Tuesday, November 17, 2009
The Making of The Beast Must Die
I wrote this quasi-review of The Beast Must Die for Screem magazine several years ago. It was rejected. Typically, whenever something of mine is rejected it's rejected for a very good reason: it's terrible. But for some reason or another, I still really like this review and for that reason alone I'm now going to inflict it upon both of my readers. I'm sorry gents.
The time is the early 1970s, director Paul Annett is discussing his latest project with producer Milton Subotsky in the offices of Amicus Studios...
Milton Subotsky: I understand you have a new script for me.
Paul Annett: I sure do(he tosses the script onto Subotsky's desk). What do you think?
MS: Well, first of all this isn't actually a script it's just a tattered copy of Agatha Christie's Ten Little Indians...
PA: Uh huh.
MS: ...and it appears that someone crossed out the word "Indians" and replaced it with "Werewolves"
PA: Right, right. Do you have a problem with that?
MS: Well, yes a number of problems actually.
PA: Woah! Wait a second! Before you jump the gun let me describe the premise.
MS: (Sighs) Fine.
PA: Great. OK. Picture this. There's this great white hunter type, OK? And he's sick of hunting down elephants and jaguars, right? So he decides to go after something a little different: werewolves!
MS: (Holding his head in his hands) Go on.
PA: OK. So this hunter invites suspected werewolves to his sprawling estate so he can track them and kill them. But the only way he can find out which one of his guests is a werewolf is by forcing them to suck on
a silver bullet while they touch a candlestick.
MS: (glaring at Annett) Pass.
PA: What if I told you that the hunter was a fearless black superhero like John Shaft?
MS: Hmmm. Blaxploitation films are pretty big at the moment. Who exactly did you have in mind for the role?
PA: Robert Quarry.
MS: He's white.
PA: Oliver Reed.
MS: Again. White.
PA: Who's that one guy? Richard...Something?
MS: Roundtree? From Shaft?
PA: No...Little. We can get him to do his crazy impressions. Have you ever seen his "Duke" Wayne? (impersonates Rich Little doing "Duke" Wayne) Oh, man he is so hi-goddamn-larious.
MS: (Sighs) Look I just don't think-
PA: I can get Peter Cushing to play a Danish Professor of Werewolf-ology!
MS: What the hell does that have to do with anything?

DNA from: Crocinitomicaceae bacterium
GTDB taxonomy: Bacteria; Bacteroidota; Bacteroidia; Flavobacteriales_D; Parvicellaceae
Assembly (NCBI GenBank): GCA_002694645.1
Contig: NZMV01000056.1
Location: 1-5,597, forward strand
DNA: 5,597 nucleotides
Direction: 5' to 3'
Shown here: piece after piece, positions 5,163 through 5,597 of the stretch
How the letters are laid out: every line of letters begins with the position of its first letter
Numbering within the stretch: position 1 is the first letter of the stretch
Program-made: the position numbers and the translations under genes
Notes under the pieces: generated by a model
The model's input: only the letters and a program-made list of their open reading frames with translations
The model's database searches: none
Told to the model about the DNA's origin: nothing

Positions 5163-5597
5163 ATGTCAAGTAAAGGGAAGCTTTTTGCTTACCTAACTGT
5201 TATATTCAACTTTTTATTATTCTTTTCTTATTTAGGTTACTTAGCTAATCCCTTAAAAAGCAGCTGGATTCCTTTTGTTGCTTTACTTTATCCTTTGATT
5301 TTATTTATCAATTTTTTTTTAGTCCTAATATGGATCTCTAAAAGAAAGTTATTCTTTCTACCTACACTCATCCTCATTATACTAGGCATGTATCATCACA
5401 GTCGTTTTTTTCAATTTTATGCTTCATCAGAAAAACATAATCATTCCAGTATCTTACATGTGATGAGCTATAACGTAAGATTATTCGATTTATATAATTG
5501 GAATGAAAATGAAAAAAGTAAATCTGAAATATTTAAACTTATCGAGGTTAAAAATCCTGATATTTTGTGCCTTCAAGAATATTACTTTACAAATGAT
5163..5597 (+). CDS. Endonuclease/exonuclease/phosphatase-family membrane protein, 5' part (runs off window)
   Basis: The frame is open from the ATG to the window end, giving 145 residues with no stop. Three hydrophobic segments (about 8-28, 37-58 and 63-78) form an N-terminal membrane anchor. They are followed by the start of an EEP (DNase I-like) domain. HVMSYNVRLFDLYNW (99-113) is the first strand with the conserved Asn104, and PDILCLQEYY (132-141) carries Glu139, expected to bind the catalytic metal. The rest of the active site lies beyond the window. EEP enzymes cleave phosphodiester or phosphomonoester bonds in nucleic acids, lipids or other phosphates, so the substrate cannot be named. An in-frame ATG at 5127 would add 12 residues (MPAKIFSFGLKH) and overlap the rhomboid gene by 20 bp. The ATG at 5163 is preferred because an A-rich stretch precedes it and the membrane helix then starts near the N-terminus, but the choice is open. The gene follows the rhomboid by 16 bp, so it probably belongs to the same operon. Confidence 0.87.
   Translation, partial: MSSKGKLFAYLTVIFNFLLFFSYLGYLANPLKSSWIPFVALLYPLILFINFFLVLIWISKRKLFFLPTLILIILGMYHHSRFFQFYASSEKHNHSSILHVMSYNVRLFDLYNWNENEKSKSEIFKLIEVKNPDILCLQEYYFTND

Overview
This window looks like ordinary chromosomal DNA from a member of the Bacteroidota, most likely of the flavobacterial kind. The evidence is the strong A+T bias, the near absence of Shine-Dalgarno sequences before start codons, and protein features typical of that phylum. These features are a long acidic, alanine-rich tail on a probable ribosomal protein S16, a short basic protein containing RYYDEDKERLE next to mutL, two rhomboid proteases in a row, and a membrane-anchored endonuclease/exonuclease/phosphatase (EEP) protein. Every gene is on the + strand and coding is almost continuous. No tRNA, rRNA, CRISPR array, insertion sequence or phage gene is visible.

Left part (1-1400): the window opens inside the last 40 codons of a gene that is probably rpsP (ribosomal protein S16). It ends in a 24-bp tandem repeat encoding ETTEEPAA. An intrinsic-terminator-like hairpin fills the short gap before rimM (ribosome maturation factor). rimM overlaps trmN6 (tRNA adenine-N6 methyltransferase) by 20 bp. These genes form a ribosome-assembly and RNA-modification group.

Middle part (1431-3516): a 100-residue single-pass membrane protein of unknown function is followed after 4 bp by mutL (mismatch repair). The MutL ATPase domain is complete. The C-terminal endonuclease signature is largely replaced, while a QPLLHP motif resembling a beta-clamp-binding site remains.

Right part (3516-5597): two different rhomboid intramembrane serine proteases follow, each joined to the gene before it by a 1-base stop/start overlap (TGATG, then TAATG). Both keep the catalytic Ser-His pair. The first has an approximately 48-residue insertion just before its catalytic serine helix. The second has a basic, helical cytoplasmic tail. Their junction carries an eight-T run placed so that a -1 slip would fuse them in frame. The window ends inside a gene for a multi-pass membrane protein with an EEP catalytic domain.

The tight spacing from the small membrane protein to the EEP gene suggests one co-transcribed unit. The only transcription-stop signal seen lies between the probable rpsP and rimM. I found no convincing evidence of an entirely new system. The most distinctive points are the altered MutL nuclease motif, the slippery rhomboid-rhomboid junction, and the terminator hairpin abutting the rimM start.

PA: Look, do you want to make this picture or not?
MS: Not really, no.
PA: Well, what if I told you we can make it next to nothing?
MS: I'm listening.
PA: What if our "werewolf" was actually just a dog covered in the remnants of an old shag rug I found in the dumpster near the Burger King my uncle manages?
MS: That could work I suppose. But it's still missing something.
PA: What do you mean? Like a gimmick?
MS: Exactly. Towards the film's climax we could grind the film to a complete halt with a "Werewolf Break" or something. For an entire minute we can ask the audience to figure out the identity of the werewolf or we can just have an usher dress up as a werewolf and smack a couple of the audience members around.
PA: Oh, I like that last idea. Maybe we can give him a shotgun that shoots delicious gummi worms?
MS: Now you're talking! Here's a check for 500 dollars. I want Ten Little Werewolves in the can by next Thursday.
In 1973 Ten Little Werewolves was made and released (minus Rich Little, the werewolf usher and the gummi shotgun gimmick) as The Beast Must Die. The film, which mixed UK Horror, Blaxploitation, The Most Dangerous Game and country house Who-dunits, went onto become one of the greatest minor footnotes in horror movie history and its star the late Calvin Lockhart will forever be remembered as "That black guy who played the asshole hunter in that shitty movie my friend made me watch last week".
To commemorate this non-enduring anti-classic Dark Sky films has released a special edition of The Beast Must Die on DVD. This disc includes trailers, commentary from Annett and a featurette in which he threatens us with the possibility of a remake.
Although boasting an interesting cast that includes Anton Diffring, Michael Gambon, Charles Gray and Marlene Clark ,The Beast Must Die never fully realizes its potential and gladly becomes just another bland horror
film. If anything it's a solid indication of how clueless and desperate the British horror industry became in the 70s.